Bonham: The Fannin County Master Gardeners are hosting their 3rd Annual Garden, Lawn and Home Expo on March 31, 10 a.m. to 4 p.m. at the Multiple Purpose Complex in Bonham. One of the speakers, Mark Chamblee of Tyler's Chamblee's Rose Nursery, will talk about Earthkind Roses. The educational event also features varied vendors for plants, garden crafts, and more. For more information, call (903) 583-7453 or visit www.fannincountymastergardeners.org.

Marble Falls: The Highland Lakes Master Gardener Association will sponsor the Ninth Annual Hill Country Lawn & Garden Show March 31, at the Lakeside Pavilion in Marble Falls. It is open 9:30 a.m. to 4 p.m. Free Admission and seminars. It features garden related vendors, demonstrations, a children's booth, raffle and seminars by Malcolm Beck, Bill Luedecke and the Antique Rose Emporium. For more information go to hillcountrylgshow.com or call (325) 388-8849.

San Antonio: The San Antonio Botanical Garden, 555 Funston, will host a Spring Plant Sale, Saturday, March 31, 9 a.m. until sold out. Purchase healthy, hardy plants suitable for the San Antonio environment and get expert advice from SABG volunteers, many of whom are Master Gardeners. Admission to the garden: $6 adults, $3 children 3-13, $4 students, military and senior citizens. Admission to the event is included with admission to the garden. For more information, contact (210) 829-5100 or visit www.sabot.org.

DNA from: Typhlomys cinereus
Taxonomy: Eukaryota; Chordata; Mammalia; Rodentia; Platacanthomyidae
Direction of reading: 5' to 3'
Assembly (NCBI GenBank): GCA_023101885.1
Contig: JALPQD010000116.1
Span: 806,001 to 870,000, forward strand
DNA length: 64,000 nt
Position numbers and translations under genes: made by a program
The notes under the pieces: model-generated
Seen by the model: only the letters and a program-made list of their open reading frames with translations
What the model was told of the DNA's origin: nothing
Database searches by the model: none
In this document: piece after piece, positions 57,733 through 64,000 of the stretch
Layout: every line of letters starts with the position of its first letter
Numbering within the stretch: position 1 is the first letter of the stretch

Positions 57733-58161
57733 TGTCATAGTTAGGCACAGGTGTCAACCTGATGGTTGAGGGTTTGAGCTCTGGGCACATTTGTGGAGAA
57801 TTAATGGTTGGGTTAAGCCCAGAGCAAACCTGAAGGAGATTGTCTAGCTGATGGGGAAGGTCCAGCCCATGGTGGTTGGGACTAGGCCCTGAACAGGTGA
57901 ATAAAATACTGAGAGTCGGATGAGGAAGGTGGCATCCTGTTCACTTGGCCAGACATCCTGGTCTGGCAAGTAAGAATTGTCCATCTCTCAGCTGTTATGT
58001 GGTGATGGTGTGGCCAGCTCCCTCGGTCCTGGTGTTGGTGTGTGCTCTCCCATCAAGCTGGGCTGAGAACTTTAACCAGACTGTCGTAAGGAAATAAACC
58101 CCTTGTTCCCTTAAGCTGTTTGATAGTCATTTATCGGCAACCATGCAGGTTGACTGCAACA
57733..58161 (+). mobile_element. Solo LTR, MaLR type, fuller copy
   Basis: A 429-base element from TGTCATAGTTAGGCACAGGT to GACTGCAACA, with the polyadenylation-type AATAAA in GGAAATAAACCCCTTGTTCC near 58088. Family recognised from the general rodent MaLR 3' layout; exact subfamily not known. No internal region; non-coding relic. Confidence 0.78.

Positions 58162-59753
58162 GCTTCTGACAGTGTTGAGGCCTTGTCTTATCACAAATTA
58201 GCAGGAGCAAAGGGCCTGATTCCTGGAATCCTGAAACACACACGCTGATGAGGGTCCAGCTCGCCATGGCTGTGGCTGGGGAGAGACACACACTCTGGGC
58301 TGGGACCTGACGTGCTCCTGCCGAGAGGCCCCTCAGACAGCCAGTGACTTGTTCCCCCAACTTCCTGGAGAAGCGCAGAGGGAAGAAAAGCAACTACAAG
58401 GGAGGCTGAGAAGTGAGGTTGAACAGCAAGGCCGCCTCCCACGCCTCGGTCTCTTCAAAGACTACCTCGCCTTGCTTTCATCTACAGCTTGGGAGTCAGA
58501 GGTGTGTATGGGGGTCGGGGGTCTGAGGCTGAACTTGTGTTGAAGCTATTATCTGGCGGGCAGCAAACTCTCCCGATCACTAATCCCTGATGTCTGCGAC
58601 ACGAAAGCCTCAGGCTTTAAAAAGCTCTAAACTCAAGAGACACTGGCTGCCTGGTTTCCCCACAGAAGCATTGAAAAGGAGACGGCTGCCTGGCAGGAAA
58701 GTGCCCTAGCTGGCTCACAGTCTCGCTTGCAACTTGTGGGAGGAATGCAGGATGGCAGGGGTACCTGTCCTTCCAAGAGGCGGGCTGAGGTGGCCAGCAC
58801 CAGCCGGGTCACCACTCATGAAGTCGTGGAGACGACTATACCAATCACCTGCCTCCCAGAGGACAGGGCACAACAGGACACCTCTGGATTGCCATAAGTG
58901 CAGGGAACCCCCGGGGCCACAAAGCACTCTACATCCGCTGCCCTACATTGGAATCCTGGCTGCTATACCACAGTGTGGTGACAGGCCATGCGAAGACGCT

Rockport: The Rockport Herb & Rose Study Group will present the Third Annual Rockport Herb Festival Saturday, at the Rockport-Fulton High School Commons, 1801 Omohundro, Rockport, April 7, from 8:30 a.m. until 3 p.m. The festival will include a variety of herb programs, herb cooking demonstrations, herb booths with lots of information and products for sale, and a plant sale that will include herbs, roses, heirlooms, orchids, bromeliads, tropicals, palms, garden art and pottery. There is no admission fee. For additional information, contact Linda T. Collins at ltcollins_1@charter.net or visit www.rockportherbs.com.